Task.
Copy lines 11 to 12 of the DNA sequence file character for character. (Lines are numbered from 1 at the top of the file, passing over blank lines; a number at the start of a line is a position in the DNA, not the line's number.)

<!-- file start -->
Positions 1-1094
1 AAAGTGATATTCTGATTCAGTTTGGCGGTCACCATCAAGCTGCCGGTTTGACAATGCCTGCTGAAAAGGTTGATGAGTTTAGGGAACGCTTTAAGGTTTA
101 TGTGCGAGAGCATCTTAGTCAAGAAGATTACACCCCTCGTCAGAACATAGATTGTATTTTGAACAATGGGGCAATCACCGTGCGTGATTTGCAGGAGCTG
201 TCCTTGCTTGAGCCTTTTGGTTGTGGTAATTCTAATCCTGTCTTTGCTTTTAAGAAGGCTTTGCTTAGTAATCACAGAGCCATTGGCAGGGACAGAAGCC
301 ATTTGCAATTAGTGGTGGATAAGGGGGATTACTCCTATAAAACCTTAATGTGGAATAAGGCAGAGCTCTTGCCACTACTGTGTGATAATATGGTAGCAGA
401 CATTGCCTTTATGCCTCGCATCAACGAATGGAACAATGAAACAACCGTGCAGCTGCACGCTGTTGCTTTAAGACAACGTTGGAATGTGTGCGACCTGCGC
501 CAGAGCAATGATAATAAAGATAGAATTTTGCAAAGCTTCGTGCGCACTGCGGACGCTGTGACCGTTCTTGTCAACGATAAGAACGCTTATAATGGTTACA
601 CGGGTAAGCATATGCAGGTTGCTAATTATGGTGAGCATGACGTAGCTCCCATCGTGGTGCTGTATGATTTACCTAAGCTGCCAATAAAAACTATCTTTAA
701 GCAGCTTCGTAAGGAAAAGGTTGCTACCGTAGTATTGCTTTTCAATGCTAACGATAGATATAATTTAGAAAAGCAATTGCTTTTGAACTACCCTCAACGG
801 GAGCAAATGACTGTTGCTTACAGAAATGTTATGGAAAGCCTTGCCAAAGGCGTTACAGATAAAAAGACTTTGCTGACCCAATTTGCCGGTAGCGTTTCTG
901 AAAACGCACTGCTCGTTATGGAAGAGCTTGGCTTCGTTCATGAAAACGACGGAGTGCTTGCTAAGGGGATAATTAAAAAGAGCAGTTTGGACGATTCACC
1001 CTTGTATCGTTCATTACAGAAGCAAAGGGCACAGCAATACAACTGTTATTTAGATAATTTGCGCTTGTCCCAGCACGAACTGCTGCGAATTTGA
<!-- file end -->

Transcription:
901 AAAACGCACTGCTCGTTATGGAAGAGCTTGGCTTCGTTCATGAAAACGACGGAGTGCTTGCTAAGGGGATAATTAAAAAGAGCAGTTTGGACGATTCACC
1001 CTTGTATCGTTCATTACAGAAGCAAAGGGCACAGCAATACAACTGTTATTTAGATAATTTGCGCTTGTCCCAGCACGAACTGCTGCGAATTTGA